I don’t know if there is a Bible for master LEGO builders, but this appears to be it. If you’ve seen the stellar LEGO models of Rivendell or Hogwarts online, the author was the creator of each (and so much more). Plus, the “1,001 ideas” slogan is entirely realistic. It’s a very well-designed book with great layouts and simple text explanations for basic elements. It is a really worthwhile and truly remarkable book.
Chapters include brickwork, wall cladding and shingles, curved walls, framing and paneling, patterned walls, molding and millwork, simple windows, custom windows, ornamental windows, window framing and decor… you get the idea. So much here. The chapters are broken up into various sub-sections and projects, and run the gamut from ancient, to fanciful, to everyday, to futuristic. For serious builders, or wannabe-serious-builders, this is all kind of amazing. Highly recommended.
Our family just loves The Lego Movie, and they are excited about the upcoming sequel starring Lego Batman. We’re such fans, that we’ve have decided to work towards the coveted title of Master Builder and create our own secret Lego worlds in our basement.
The LEGO Neighborhood Book shows you how to build an entire town, using easy, straightforward, step-by-step illustrations, similar to those in official sets. It shows you how to build exterior and interiors in a modular style that can be used and re-used to make any type of city or town locale you want. We’re starting small and working up to the more complex structures, I think we’ll be working on it for a while, but it’s something our whole family really enjoys!
The 50 Things You Should Know About series is, in my opinion, on of the very best children’s nonfiction book series ever, and perhaps the best in the past 20 years. It’s really an outstanding way to present what some children could view as dry subjects. Here, the kinetic book layout helps readers to engage with the science of outer space, from within our own solar system to far, far beyond. The infographic-styled pages are designed with bright colors, interesting photos, engaging illustrations, and fun directional graphics. Further, the text is written clearly, while propelling young readers — and old! — through complex concepts, both simply and enjoyably.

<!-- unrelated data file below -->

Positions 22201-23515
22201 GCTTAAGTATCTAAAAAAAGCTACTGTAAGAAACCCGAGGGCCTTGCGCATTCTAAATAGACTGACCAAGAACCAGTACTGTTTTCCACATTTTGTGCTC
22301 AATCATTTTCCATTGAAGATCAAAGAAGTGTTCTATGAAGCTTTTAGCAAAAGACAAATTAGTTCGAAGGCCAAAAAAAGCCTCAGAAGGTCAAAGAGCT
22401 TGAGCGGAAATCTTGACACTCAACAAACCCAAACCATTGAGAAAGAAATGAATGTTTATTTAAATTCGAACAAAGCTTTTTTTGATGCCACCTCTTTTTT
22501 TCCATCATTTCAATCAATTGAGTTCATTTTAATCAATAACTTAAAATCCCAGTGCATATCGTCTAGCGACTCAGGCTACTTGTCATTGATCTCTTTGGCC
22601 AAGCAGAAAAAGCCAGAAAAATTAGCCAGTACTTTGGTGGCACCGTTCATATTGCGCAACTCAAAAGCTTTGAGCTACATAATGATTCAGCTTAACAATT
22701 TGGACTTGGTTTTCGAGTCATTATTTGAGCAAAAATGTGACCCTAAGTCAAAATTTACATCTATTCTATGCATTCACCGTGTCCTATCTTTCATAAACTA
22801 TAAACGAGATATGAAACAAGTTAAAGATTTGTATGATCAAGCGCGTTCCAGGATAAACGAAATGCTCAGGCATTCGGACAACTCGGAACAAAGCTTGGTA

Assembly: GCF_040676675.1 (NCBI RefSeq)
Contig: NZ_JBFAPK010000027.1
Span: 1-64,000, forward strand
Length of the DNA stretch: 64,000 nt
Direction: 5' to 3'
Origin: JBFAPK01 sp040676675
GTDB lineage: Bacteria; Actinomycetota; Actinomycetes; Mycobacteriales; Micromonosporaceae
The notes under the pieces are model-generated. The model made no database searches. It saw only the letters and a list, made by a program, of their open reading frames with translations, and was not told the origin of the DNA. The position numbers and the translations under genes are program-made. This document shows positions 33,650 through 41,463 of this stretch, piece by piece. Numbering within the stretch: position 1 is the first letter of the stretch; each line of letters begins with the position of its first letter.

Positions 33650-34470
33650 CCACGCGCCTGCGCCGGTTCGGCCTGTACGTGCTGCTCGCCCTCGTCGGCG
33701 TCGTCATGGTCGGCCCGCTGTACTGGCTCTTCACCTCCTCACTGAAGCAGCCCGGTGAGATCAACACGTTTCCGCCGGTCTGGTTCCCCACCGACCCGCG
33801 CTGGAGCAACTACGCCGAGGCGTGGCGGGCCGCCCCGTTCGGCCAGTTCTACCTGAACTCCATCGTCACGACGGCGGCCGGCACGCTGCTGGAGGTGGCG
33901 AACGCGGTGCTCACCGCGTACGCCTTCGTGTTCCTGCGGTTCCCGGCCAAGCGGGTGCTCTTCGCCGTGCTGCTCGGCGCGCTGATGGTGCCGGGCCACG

I love this book series, and this book on inventions is a must-buy for any library serving children. How many children will one day become engineers, thanks to this engaging book, I wonder? From bicycles to ballpoint pens, vacuum cleaners to video games, this compelling encyclopedia of gadgets, machines, and technologies helps to clearly and concisely tell the story of each invention’s development, describing the scientific principles underlying each one. Plus, it is all told and shown in such an exciting and dynamic way, it helps propel the reader through the entire history of discovery.
Years ago, I did a study on what school’s actually taught, and the one subject that persisted throughout every single K-12 grade was the environmental sciences. Our conclusion was that while this subject is profoundly important, it’s also quite complex, and can be more than a little overwhelming to young people. So I’m delighted to discover this easy-to-understand — and truly engaging — book covering the entire span of the subject.
Simply put, as yet another dynamic and fascinating entry into this fantastic book series, this is the best way I know of to introduce young people to the principles, problems, and predicaments of the environmental sciences. Each page is brimming with colors, graphics, quips, and photos that engagingly propel the reader through complex issues made easy to understand. Sections include Our Environment, Human Impact, Conservation, Waste and Pollution, Climate Crisis,and Looking After the Environment. It’s a fantastic introduction to environmental science which I’d recommend to any and every school, library, or home interested in reaching and teaching their children about this crucial subject.